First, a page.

Over the past few days, just about every major free agent name has been connected to the Philadelphia Phillies.
Players such as Bryce Harper, Manny Machado, A.J. Pollock, Craig Kimbrel, Andrew Miller, and Yusei Kikuchi have all been mentioned in those Hot Stove rumors. But there has been very little talk about the Phillies subtracting players to this point.
Fancred‘s Jon Heyman says that while the Phillies may not view trading Carlos Santana as a lock, it’s more likely that he’ll be playing corner infield for the Phillies in 2019:
“The plan right now is to have Carlos Santana play some third base and Rhys Hoskins to play some first base. Some wonder whether they might consider shopping Santana, whose signing forced the move of Hoskins from first base, where he was fine, to left field, where he is still a work in progress…”
This isn’t the first time trading Santana has been brought up. NBC Sports Philadelphia‘s Jim Salisbury mentioned back in September that Phillies officials “at least discussed” the thought of trading the first baseman.
However, Fox Sports‘ Ken Rosenthal seemed to have an opposing take, explaining that a trade of Santana would be “unlikely” by the Phillies. One of the main reasons cited by Rosenthal was that a trade of Santana would seem to signal the club showing they had made a mistake in signing him to a three-year, $60 million deal as he aged into his mid-30’s last December.
The 32-year-old Santana’s first year in Philadelphia brought mixed results. While his power was somewhat displayed by hitting 24 home runs, he also slashed an underwhelming .229/.352/.414 with a 1.7 bWAR mark. This was a far cry from the 3.4 bWAR which he produced the previous season.
Klentak claimed in an interview with Jon Ritchie and Joe DeCamara on Sports Radio 94 WIP that the Phillies got exactly what they had hoped for from Santana when they had signed him.
“He has been as consistent a performer as just about anybody in the league for the last seven or eight years,” Klentak said, mentioning the number of walks Santana worked this past season. Klentak also said Santana was a good defender, which the stats reveal isn’t entirely true.
Improving defensively is one of the main goals as the Phillies head into the off-season. The situation with Santana and Hoskins is entangled in any such defensive improvement. Both players posted negative defensive numbers at first base and left field, respectively.
Santana in particular led all National League first basemen in errors with 10 committed. In the same post by Heyman, it was noted that Matt Klentak said he knows it’s not possible to go from a bad defense to a great defense in one off-season.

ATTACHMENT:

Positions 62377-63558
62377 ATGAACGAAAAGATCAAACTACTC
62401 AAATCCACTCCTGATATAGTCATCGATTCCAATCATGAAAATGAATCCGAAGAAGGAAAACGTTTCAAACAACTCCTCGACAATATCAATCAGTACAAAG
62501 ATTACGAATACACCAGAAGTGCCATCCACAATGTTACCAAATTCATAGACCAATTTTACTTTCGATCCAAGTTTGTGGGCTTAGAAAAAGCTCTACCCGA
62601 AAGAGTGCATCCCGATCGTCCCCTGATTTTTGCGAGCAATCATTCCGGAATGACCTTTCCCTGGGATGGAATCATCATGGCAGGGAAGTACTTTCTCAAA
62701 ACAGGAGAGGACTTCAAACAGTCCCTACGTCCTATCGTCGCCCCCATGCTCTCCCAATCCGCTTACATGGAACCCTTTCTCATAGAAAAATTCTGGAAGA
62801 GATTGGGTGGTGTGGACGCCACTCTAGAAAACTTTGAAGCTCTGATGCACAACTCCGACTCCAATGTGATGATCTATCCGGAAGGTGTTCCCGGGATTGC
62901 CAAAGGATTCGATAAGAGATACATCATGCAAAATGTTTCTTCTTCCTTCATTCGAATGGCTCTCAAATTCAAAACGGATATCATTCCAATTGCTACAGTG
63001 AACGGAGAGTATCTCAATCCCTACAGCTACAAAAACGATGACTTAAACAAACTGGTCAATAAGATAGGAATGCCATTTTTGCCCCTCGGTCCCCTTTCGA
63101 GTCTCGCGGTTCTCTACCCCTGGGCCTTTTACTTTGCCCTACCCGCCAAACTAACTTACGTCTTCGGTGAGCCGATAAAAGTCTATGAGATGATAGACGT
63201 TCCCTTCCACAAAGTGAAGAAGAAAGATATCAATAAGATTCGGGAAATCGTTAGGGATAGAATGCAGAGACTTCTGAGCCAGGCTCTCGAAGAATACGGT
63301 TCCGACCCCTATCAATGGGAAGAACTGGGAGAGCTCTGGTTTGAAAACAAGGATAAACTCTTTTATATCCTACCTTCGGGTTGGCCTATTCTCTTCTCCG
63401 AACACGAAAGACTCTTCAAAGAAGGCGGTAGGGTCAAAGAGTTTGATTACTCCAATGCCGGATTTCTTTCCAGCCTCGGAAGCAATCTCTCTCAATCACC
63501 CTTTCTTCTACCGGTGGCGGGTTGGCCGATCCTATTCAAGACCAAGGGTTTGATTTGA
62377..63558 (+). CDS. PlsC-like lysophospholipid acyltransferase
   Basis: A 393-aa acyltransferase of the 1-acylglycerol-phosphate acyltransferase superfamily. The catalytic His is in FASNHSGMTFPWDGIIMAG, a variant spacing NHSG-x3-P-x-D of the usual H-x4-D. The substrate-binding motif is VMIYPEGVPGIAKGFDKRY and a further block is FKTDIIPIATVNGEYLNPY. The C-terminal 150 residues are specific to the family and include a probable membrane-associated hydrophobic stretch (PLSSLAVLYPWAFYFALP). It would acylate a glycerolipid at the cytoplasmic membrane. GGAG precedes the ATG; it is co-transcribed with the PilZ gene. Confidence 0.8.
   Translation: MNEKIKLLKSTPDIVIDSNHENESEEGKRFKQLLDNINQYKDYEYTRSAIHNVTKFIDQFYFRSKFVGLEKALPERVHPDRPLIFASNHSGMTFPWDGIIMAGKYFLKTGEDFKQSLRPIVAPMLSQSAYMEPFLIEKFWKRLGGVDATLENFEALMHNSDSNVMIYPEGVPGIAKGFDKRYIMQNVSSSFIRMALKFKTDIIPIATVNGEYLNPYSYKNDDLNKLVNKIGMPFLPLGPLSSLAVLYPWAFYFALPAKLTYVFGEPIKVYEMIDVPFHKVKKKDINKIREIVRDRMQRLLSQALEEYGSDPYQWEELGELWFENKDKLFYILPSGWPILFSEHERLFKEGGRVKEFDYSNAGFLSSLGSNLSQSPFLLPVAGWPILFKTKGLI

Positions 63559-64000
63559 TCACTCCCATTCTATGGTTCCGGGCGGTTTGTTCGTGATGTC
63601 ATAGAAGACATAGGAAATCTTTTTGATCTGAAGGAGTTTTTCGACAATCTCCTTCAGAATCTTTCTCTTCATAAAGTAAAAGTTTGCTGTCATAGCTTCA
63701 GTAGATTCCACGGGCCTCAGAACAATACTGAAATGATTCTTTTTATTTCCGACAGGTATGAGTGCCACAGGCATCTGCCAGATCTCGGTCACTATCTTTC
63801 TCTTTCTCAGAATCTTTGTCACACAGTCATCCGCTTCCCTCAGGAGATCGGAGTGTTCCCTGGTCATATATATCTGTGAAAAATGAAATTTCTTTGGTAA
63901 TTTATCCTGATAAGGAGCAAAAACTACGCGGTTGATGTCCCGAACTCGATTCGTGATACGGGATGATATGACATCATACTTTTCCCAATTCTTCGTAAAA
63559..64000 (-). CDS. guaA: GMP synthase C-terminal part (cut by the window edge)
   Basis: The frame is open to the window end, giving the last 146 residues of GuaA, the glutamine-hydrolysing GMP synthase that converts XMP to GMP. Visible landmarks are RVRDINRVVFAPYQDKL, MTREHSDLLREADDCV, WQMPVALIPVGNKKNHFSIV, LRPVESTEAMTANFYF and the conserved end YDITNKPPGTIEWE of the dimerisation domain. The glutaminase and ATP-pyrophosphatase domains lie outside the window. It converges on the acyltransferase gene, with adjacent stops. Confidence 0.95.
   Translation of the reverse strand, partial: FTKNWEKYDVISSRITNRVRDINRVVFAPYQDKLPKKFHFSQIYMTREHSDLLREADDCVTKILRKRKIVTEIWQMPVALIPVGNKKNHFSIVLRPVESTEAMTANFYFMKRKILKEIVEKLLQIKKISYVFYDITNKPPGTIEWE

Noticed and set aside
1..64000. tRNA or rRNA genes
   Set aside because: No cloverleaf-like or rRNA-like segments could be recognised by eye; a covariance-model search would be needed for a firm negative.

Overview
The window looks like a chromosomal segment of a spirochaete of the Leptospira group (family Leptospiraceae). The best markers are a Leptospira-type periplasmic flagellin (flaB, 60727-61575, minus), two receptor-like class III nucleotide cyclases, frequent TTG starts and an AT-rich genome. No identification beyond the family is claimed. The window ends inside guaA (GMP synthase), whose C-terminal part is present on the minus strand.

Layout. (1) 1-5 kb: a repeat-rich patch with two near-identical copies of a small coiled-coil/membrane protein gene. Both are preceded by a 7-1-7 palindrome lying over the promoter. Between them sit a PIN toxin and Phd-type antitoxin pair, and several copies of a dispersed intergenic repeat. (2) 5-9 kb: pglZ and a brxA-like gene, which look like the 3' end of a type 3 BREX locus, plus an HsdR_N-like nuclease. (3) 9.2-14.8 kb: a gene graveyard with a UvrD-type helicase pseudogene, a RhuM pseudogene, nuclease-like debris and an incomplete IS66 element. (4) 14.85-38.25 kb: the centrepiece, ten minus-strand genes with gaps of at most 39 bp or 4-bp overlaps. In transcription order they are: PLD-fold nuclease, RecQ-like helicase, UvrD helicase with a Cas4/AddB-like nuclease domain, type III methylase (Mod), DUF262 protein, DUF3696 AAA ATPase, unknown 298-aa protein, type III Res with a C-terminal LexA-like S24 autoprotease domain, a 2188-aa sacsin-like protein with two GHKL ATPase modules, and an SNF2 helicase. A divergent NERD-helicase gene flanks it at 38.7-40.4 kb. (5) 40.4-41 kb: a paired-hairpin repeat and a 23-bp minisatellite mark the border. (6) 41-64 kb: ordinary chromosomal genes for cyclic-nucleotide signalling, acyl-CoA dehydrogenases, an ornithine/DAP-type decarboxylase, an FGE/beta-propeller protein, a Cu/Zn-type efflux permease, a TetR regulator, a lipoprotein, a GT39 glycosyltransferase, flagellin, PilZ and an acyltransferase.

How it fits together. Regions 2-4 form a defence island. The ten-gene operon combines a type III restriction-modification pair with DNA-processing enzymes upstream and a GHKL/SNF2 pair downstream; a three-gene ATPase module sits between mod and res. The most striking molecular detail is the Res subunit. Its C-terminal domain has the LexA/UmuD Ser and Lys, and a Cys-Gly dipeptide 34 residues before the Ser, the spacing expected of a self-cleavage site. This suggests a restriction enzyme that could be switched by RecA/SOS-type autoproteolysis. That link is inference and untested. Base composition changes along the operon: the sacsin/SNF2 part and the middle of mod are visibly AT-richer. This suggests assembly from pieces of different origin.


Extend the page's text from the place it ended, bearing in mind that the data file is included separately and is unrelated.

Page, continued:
Klentak also mentioned on in the interview on Sports Radio 94 WIP that he expects that which positions Santana and Hoskins play on a certain day will have to do with the kind of pitcher that’s on the mound, such as one who produces more ground balls than fly balls or vice versa.
Of course, that plan could very well change in an instant with busy activity during this Hot Stove season. As mentioned, they’ve been connected to a number of outfielders, including Harper and Pollock. Either one would give the Phillies a surplus, with not enough roster spots to go around. Depending on how much is spent, clearing some extraneous players’ salaries could be in order.
Trading Santana would be difficult for a number of reasons, though it’s not entirely out of the question. It’s more likely that he would be dealt to an American League team, since the DH would serve Santana well as he continues to age. However, Santana’s drop in production and large contract are two remaining obstacles that stand in the way. He is guaranteed at least $20 million in each of the next two years as he reaches age 33 and 34.
It is also very possible that Santana stays put and is right back in the lineup next season. Santana to third and Hoskins back to first could be a full-time switch for the Phillies instead of simply being decided by match-ups and opposition pitchers.
Regardless of how they proceed, Santana’s signing could prove as a cautionary tale for Philadelphia’s front office going forward. In what could be the most franchise-altering free agency season ever, general manager Matt Klentak and company need to be very smart in where they spend their money.
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